[Aug. 9, 2017] SACRAMENTO, Calif. – Dialysis patient care advocates filed a ballot initiative today for the November 2018 election in California that seeks to improve patient care by placing minimum safety requirements on the 570 dialysis clinics in the state and limiting the amount dialysis companies can charge patients.
“I’ve been on dialysis for 2.5 years, and for much of that time I felt like the corporation cared more about its profits than me,” said Amar Bajwa, a dialysis patient from Fontana, Calif. “I see it by how rushed and understaffed the workers are, and we need this initiative to force the dialysis corporations to put profits into patient care, not executives’ pockets.”
Dialysis is a life-saving procedure that removes a patient’s blood, cleans it, and then puts it back in his or her body. Patients must go to a clinic three days a week, for three to four hours each time. More than 66,000 Californians rely on dialysis.
The proposed ballot initiative, the Kidney Dialysis Patient Protection Act, would do the following:
- Require annual inspections of dialysis clinics in California;
- Require safer staffing levels at dialysis clinics in California;
- Require more recovery time for patients at dialysis clinics in California; and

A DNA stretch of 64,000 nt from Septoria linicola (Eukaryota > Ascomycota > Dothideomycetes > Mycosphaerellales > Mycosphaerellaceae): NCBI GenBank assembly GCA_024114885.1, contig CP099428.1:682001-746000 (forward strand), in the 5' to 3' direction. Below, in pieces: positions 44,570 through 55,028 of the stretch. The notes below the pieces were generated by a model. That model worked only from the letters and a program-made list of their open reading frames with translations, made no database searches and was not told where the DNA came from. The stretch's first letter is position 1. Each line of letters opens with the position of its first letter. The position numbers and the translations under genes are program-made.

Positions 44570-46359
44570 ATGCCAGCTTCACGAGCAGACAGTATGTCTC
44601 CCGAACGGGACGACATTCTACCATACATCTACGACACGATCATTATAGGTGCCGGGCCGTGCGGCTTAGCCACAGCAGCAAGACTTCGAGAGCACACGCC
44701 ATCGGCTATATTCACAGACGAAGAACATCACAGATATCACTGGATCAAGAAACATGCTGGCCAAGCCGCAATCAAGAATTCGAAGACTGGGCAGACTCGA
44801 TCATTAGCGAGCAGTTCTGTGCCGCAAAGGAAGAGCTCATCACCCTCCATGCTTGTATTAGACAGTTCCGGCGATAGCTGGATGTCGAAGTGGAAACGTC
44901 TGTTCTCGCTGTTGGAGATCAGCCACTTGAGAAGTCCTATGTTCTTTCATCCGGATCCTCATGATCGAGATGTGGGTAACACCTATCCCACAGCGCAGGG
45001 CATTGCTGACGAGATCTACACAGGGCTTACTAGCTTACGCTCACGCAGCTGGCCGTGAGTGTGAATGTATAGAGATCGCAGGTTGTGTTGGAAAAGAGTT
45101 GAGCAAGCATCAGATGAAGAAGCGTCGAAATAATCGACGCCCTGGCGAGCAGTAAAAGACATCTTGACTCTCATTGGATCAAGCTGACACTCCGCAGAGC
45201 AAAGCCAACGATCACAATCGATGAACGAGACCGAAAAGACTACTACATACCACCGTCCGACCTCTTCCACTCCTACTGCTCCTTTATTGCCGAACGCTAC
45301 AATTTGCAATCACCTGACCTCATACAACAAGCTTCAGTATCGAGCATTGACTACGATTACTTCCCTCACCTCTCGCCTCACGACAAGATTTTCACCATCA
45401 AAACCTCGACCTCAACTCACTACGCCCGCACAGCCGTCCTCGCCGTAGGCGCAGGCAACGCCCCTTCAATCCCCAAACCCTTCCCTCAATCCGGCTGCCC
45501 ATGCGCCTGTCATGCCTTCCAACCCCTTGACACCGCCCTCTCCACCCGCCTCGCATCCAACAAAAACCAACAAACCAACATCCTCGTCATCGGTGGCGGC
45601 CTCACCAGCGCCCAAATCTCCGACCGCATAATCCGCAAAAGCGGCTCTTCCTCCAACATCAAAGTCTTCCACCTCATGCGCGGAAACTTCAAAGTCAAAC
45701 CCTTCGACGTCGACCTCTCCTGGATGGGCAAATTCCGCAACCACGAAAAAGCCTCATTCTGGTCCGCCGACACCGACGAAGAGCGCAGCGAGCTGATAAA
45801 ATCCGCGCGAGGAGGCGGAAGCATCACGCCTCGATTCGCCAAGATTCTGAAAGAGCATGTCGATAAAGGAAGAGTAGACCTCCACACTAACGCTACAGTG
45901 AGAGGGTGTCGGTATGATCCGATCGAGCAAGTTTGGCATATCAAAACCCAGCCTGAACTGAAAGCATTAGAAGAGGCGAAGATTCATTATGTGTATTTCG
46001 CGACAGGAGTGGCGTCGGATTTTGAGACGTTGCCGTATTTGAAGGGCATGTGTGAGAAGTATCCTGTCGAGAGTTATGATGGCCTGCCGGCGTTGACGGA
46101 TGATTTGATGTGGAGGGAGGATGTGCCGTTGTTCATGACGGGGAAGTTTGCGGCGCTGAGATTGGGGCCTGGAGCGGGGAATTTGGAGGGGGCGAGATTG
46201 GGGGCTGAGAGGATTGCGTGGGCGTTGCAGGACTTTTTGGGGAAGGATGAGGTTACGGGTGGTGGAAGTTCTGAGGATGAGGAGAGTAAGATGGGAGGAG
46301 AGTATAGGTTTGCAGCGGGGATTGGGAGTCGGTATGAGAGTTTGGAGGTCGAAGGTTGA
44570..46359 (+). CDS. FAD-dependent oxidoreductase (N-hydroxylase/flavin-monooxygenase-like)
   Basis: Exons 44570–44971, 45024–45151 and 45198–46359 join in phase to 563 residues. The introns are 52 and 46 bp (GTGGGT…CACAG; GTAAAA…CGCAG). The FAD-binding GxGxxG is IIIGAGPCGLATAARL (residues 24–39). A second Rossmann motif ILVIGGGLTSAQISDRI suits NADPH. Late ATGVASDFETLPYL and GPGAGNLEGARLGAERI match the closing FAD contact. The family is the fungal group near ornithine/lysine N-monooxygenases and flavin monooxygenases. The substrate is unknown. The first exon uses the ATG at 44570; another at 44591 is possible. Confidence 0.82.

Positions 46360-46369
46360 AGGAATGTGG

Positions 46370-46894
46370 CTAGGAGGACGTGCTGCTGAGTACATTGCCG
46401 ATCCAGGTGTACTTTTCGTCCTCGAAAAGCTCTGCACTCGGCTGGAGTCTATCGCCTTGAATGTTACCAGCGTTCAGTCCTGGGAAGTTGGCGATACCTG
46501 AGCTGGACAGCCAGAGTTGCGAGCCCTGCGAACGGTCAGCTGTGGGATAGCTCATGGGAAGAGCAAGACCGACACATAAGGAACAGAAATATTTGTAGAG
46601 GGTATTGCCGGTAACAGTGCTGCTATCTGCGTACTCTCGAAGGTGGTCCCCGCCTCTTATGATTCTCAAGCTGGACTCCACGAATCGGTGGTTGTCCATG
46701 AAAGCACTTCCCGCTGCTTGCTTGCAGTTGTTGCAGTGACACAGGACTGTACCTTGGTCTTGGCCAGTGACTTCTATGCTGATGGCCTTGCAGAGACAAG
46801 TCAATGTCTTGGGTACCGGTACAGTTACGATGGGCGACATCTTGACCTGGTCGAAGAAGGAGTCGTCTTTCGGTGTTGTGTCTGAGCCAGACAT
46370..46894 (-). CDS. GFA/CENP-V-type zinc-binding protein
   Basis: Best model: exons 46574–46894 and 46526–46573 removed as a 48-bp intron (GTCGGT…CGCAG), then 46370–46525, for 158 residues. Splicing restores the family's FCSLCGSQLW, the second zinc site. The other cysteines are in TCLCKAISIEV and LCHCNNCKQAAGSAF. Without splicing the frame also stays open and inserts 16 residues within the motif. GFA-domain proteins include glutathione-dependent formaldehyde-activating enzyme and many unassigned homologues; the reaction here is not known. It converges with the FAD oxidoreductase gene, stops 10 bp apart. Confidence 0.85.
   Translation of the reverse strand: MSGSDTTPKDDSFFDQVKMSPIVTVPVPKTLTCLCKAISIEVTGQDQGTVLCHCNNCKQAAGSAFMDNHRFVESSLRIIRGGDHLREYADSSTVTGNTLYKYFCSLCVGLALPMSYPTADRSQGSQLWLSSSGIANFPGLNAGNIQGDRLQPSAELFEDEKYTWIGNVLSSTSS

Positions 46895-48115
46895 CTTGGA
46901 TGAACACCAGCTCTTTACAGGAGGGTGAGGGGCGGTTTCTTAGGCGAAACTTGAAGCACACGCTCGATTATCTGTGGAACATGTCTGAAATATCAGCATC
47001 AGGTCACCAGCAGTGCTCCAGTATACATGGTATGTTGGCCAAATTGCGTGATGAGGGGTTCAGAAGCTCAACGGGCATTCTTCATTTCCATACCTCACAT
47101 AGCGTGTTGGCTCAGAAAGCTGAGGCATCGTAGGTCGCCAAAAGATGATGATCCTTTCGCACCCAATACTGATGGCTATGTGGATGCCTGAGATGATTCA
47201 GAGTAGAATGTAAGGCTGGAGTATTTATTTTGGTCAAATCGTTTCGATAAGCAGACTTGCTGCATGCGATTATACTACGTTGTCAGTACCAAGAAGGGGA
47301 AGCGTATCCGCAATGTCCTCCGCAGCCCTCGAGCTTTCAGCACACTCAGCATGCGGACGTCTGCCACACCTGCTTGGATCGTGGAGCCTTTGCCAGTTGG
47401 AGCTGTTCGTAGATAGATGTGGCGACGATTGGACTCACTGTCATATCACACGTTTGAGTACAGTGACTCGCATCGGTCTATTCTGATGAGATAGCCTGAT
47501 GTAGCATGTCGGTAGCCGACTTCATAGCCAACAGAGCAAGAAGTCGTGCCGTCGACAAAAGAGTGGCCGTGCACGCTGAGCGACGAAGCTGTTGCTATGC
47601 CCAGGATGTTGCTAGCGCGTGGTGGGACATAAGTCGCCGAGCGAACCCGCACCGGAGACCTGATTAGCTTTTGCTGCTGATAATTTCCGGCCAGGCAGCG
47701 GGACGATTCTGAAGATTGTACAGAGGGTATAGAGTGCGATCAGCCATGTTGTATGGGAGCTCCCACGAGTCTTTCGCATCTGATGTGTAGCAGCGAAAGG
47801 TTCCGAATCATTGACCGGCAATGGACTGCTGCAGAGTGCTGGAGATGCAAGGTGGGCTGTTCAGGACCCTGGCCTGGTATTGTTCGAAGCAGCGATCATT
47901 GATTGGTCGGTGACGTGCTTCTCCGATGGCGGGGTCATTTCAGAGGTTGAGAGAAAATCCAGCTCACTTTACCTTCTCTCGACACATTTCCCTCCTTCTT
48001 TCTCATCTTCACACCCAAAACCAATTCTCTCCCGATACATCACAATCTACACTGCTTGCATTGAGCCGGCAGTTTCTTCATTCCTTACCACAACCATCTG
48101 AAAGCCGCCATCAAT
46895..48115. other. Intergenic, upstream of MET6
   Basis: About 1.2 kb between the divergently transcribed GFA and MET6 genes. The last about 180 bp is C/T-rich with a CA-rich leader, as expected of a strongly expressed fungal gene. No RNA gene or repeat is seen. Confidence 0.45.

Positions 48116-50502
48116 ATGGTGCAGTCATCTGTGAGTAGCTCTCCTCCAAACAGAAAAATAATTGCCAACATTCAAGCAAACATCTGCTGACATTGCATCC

- Limit the amount dialysis patients may be charged for care in California.
Advocates expect to receive the initiative’s title and summary from the California Attorney General by mid-October, 2017. That allows them to begin collecting the 365,880 signatures from registered California voters needed to qualify the initiative for the ballot. Signatures must be submitted to county election officials before mid-April, 2018.
The two largest dialysis corporations – DaVita and Fresenius – made a combined $3.9 billion in profits from their dialysis operations in the United States in 2016 but fiercely resist efforts to reform the industry. They charge patients with private health insurance 345 percent of the actual cost of treatment, and dialysis clinics in California overall are only inspected on average every five to six years.
The two largest companies’ unwritten policy is that no worker be assigned more than four patients at a time, but dialysis workers have reported situations where they must monitor and care for 12 or more patients at the same time for hours on end, raising concerns when multiple patients are at risk of falling blood pressure, fainting, having some other complication, or just needing to use the restroom.
The ballot initiative is being pursued while a related bill is moving through the California Legislature. SB 349, The Dialysis Patient Safety Act, requires annual inspections of dialysis clinics, safer staffing levels and more recovery time for patients. The bill passed the California Senate in May and awaits a vote in the California Assembly Appropriations Committee.
Dialysis workers in California have been trying to form a union with SEIU-United Healthcare Workers West (SEIU-UHW) since 2016, and DaVita has fired five employees and disciplined an additional 18 workers following their advocacy of SB 349 and the union campaign since October 2016.